This is the 3rd film I've seen in two days where an unappealing man tries to force a woman into loving him by using blackmail, frame-ups and murder. The 2nd from Daves, and I couldn't tell you if this would beat The Hanging Tree in a general Deathmatch. (Antares, I wanted you to watch Hanging Tree before, but knowing your reaction to this, I'm now dying for a 2nd opinion.) As for me, the lower grade could be timing. Two of these western-set dramas in a day is kind of wearing. I also blame Rod Steiger, whose performance is pretty horrible. I'm usually not a fan of Steiger, who likes to act instead of react. He has a body and voice that's naturally hammy, so giving him an outsized part is asking for trouble.
Rating: * *

roujin

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Re: Daves, Delmer - Director's Best
« Reply #13 on: August 17, 2014, 03:51:47 PM »
1. A Summer Place (1959)

oldkid

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Re: Daves, Delmer - Director's Best
« Reply #14 on: August 17, 2014, 04:04:34 PM »
I always feel a little bad when I've only seen one film as it would be the best by default, but in this case 3:10 to Yuma really was great. :)

My sentiments as well.
"It's not art unless it has the potential to be a disaster." Bansky

verbALs

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Re: Daves, Delmer - Director's Best
« Reply #15 on: October 01, 2014, 03:39:07 PM »
Noticed someone's favourite was Broken Arrow. I'm gonna watch soon. Sounds like an entirely more sympathetic take on relations with the Apache for 1950. Interested.
I used to encourage everyone I knew to make art; I don't do that so much anymore. - Banksy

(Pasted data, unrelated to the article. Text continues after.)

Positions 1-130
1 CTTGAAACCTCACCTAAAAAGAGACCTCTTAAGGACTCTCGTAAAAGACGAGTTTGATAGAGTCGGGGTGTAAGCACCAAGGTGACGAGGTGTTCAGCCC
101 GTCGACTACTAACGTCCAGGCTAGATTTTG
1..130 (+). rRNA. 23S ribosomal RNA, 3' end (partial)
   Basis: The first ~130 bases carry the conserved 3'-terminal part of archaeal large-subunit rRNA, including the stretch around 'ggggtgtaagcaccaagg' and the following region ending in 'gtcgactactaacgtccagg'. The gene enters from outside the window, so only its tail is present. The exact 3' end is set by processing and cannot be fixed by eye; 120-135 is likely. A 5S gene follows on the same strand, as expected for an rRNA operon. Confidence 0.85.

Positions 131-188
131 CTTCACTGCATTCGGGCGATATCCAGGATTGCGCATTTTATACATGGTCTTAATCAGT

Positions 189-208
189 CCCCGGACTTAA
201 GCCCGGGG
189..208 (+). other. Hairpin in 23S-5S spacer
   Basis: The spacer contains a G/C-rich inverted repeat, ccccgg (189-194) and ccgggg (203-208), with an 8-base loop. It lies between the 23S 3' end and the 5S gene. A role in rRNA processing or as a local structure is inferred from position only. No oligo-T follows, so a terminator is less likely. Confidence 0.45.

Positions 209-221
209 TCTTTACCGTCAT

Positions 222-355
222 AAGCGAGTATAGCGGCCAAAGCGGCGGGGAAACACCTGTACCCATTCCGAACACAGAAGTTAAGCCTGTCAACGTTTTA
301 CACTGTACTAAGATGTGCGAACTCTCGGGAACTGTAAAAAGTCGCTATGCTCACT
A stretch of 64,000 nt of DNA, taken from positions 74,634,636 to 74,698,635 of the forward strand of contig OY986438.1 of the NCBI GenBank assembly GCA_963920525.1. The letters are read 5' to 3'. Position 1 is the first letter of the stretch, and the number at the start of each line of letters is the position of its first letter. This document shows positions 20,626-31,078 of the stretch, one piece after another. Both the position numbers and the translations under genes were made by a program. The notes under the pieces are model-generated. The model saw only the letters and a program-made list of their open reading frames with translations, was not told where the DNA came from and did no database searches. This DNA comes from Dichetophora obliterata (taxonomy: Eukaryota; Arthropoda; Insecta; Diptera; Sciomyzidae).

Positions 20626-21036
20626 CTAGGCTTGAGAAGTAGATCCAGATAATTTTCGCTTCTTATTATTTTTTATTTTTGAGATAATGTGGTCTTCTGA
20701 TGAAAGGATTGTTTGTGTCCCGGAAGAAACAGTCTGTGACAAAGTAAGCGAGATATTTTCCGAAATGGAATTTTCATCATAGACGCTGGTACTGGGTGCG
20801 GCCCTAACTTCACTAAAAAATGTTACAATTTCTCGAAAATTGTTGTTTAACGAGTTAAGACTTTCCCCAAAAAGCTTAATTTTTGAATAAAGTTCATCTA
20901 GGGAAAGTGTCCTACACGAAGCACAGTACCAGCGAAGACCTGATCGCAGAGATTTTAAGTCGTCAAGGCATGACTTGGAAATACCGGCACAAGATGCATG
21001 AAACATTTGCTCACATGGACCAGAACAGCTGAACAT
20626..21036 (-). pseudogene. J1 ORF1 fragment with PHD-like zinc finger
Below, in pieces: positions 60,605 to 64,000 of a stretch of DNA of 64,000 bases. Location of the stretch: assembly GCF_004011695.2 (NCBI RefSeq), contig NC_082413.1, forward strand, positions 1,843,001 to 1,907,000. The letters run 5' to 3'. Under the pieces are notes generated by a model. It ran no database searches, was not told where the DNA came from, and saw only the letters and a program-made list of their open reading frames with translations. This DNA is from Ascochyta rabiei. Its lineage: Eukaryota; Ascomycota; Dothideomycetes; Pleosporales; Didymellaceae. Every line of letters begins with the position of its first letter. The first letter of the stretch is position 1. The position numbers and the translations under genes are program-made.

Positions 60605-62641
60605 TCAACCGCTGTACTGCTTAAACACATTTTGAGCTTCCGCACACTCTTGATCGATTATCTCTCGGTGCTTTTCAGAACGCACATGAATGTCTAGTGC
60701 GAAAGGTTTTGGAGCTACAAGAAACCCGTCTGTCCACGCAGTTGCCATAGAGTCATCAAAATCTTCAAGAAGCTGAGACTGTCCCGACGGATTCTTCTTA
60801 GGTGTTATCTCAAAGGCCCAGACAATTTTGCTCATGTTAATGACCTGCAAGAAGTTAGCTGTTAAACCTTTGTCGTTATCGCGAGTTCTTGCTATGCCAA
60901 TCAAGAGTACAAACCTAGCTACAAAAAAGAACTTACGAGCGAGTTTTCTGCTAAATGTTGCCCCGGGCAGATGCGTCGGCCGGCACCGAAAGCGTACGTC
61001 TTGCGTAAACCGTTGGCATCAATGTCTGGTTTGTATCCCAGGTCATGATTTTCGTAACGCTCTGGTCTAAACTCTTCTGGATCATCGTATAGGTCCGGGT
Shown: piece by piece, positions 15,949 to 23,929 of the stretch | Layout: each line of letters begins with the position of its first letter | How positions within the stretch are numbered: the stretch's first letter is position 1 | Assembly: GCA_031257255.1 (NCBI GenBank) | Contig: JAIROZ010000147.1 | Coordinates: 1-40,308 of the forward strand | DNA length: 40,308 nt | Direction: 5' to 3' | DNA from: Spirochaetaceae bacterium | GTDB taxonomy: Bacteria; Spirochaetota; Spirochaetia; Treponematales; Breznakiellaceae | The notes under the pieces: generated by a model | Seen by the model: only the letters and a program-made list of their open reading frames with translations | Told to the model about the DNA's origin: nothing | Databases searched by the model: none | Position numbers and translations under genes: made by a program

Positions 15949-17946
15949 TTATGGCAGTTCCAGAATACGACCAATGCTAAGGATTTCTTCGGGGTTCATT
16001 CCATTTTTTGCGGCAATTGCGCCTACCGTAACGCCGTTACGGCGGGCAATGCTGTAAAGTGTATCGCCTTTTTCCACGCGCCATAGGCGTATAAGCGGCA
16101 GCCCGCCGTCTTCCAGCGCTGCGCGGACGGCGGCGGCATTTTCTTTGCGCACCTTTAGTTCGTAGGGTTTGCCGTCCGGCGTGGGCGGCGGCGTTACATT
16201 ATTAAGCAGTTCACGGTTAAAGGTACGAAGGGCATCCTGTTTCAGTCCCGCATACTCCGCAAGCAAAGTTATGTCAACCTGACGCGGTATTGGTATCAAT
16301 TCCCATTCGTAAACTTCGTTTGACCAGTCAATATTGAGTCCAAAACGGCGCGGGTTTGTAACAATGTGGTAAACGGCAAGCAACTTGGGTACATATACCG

Dave the Necrobumper

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Re: Daves, Delmer - Director's Best
« Reply #16 on: October 02, 2014, 03:52:26 AM »
Noticed someone's favourite was Broken Arrow. I'm gonna watch soon. Sounds like an entirely more sympathetic take on relations with the Apache for 1950. Interested.

That was my favourite

verbALs

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Re: Daves, Delmer - Director's Best
« Reply #17 on: October 04, 2014, 04:14:35 AM »
Yeah sorry Dave I should have read the thread more closely. I liked Broken Arrow a lot. The sympathy for Apache culture is really impressive. It feels unusual for the time. If Daves hadn't made so many other impressive films I could easily have this as my favourite;

1. The Red House
2. Dark Passage
3. Jubal
4. Broken Arrow
5. 3:10 To Yuma

A good list.
I used to encourage everyone I knew to make art; I don't do that so much anymore. - Banksy

oldkid

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Re: Daves, Delmer - Director's Best
« Reply #18 on: April 28, 2016, 10:21:15 AM »
1. The Red House
2. Dark Passage
3. Jubal
4. Broken Arrow
5. 3:10 To Yuma

A good list.

Since Broken Arrow and 3:10 to Yuma are two of my favorite westerns of all time, I should watch the rest of these.
"It's not art unless it has the potential to be a disaster." Bansky

verbALs

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Re: Daves, Delmer
« Reply #19 on: April 28, 2016, 10:30:18 AM »
The top two are noir. Opinion is divided over Dark Passage (not a proctology documentary) but I think Red House is backed solidly around here.
I used to encourage everyone I knew to make art; I don't do that so much anymore. - Banksy